In many ways, Salt Lake City feels a lot like Denver did 15 years ago. There are breweries springing up in every neighborhood, intricate murals painted in alleyways, food halls dotting the urban areas, and myriad creative local businesses pretty much everywhere. Also similar: The city’s most striking feature is its rippled skyline. But with the Wasatch Mountains just a half-hour east of downtown and the Great Salt Lake spiderwebbing out to the west, adventure is a lot closer at hand.

A huge portion of the population—which, like Denver’s, has risen steadily over the years (and currently sits at around 1.2 million)—prioritizes the city’s proximity to the outdoors. So any visit to Salt Lake brings with it a utopia of multi-sport options. Though, following Utah’s unprecedented winter snowfall (some ski areas have received a staggering 850 inches thus far), we recommend hitting the slopes during a spring trip.

Below, our hit list of must-do activities on a quick, spring trip to the Wasatch.

A mural in downtown Salt Lake City.
A mural in downtown Salt Lake City. Photo by Shauna Farnell

Getting There

Salt Lake City is a solid eight-hour drive from Denver—worthwhile for a spring visit, especially if you want to haul your all-season gear like skis, bikes, and SUPs.

However, a quick flight (quick as in, it feels like you’re in the air for about 20 minutes between takeoff and landing) is also an alluring option. You can nab a roundtrip fare on Southwest or Frontier for under $200. Also, if you stay in the new evo Hotel, high-end skis, snowboard, and mountain bike rentals are at your immediate disposal.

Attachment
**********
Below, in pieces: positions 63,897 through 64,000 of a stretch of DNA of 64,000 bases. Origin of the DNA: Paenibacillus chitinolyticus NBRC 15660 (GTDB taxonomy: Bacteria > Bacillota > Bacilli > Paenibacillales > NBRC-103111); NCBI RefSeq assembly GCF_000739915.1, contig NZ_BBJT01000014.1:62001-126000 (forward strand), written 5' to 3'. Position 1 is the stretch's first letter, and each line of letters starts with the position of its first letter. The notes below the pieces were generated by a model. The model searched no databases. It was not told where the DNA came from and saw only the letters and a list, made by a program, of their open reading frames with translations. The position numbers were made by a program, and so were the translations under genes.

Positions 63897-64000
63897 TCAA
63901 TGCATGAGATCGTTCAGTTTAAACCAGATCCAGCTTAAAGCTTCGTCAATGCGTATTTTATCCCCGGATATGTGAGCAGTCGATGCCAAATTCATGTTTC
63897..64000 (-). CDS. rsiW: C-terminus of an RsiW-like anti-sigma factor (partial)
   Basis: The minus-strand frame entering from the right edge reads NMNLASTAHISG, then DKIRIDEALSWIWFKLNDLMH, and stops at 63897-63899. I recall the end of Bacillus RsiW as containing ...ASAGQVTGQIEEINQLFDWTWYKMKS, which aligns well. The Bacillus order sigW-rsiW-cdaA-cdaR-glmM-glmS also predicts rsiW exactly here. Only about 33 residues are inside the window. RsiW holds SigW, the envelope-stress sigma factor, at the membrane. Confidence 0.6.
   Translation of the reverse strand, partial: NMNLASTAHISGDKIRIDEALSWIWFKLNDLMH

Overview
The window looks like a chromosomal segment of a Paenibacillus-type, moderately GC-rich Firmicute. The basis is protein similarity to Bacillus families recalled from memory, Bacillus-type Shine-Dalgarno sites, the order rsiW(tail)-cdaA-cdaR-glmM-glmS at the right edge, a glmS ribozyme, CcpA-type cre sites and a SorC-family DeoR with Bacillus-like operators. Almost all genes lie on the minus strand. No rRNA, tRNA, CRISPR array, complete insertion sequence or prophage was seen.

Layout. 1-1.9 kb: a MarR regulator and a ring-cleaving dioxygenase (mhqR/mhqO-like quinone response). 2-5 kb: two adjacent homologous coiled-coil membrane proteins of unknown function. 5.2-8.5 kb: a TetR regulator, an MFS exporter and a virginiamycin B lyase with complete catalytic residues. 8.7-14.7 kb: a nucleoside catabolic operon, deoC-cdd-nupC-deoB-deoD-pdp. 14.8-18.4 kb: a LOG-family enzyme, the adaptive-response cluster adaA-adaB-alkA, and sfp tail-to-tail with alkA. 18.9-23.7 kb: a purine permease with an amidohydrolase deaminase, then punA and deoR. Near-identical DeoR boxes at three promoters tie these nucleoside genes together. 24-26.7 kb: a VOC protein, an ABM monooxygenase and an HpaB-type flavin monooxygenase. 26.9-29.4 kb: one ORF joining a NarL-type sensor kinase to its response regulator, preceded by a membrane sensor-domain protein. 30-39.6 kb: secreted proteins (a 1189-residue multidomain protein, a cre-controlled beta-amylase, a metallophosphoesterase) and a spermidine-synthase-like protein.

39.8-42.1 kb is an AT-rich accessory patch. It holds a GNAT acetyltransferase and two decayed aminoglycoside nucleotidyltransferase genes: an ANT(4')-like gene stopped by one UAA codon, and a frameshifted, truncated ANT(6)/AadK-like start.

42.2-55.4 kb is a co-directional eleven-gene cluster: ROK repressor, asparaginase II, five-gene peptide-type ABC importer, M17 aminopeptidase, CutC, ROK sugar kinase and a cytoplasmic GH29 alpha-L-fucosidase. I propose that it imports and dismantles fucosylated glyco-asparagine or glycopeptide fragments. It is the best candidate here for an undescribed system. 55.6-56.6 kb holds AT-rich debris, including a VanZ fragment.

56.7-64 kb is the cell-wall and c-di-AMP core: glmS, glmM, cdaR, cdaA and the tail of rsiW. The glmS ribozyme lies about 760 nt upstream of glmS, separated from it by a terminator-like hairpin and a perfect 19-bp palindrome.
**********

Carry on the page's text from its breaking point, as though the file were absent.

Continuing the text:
Where to Stay

A couple of modern chairs in the lobby of the Evo hotel in Salt Lake City.
The lobby in the evo hotel in Salt Lake City. Photo by Shauna Farnell

Occupying 100,000 square feet spread across a collection of 100-year-old brick warehouses in Salt Lake City’s hip Granary District, the evo Hotel is an industrial-chic showpiece. Completed last winter, artwork abounds in every corner of the hotel, ranging from rustic steel doors harvested from the original warehouses to an ornamented topo map hanging from the trusses, a gigantic wooden bike cassette on the store wall, and a dedicated museum space with rotating exhibits from local artists.

Evo, the massive gear and activewear e-tailer (with a flagship location in Denver), also occupies a two-story retail space inside the hotel. It contains a ton of favorite outdoor brands and a full-fledged rental and service shop with the latest-and-greatest bikes and boards, including the exclusive Season ski and snowboard lineup.

The retail space at the new Evo hotel in downtown Salt Lake City.
The retail space in evo Hotel in Salt Lake City. Photo by Shauna Farnell

The hotel is also home to Salt Lake City’s only indoor bouldering gym, Bouldering Project. The 26,000-square-foot gym offers classes and clinics and is frequented by climbers of every level, including a steady stream of pros, as USA Climbing, once headquartered in Boulder, is now located down the block. The gym, which hotel guests get free access to, also features an array of state-of-the-art weights and workout machines as well as yoga and fitness rooms with daily classes (also free of charge to hotel guests).

The first thing that captures one’s attention upon checking into the hotel, however, is the 5,000-square-foot indoor skate park behind the front desk. Skaters of all ages rip up and down the ramps all day, and—you guessed it—hotel guests get free access during their stay.

A woman climbing a bouldering wall at the Bouldering Project in Salt Lake City.
The Bouldering Project. Photo by Shauna Farnell

There are 50 units throughout the hotel, ranging from spacious rooms with Wasatch views, Rafter and Boulder rooms with exposed, vaulted ceilings and concrete floors, as well as bunk rooms designed for both families and friend groups. The only lacking amenity? In-room coffee. But a java bar downstairs (that also serves smoothies, breakfast sandwiches, and baked goods) scratches the itch. Cocktails and local beers can be found in the upstairs bar, next to the indoor cornhole field and work lounge.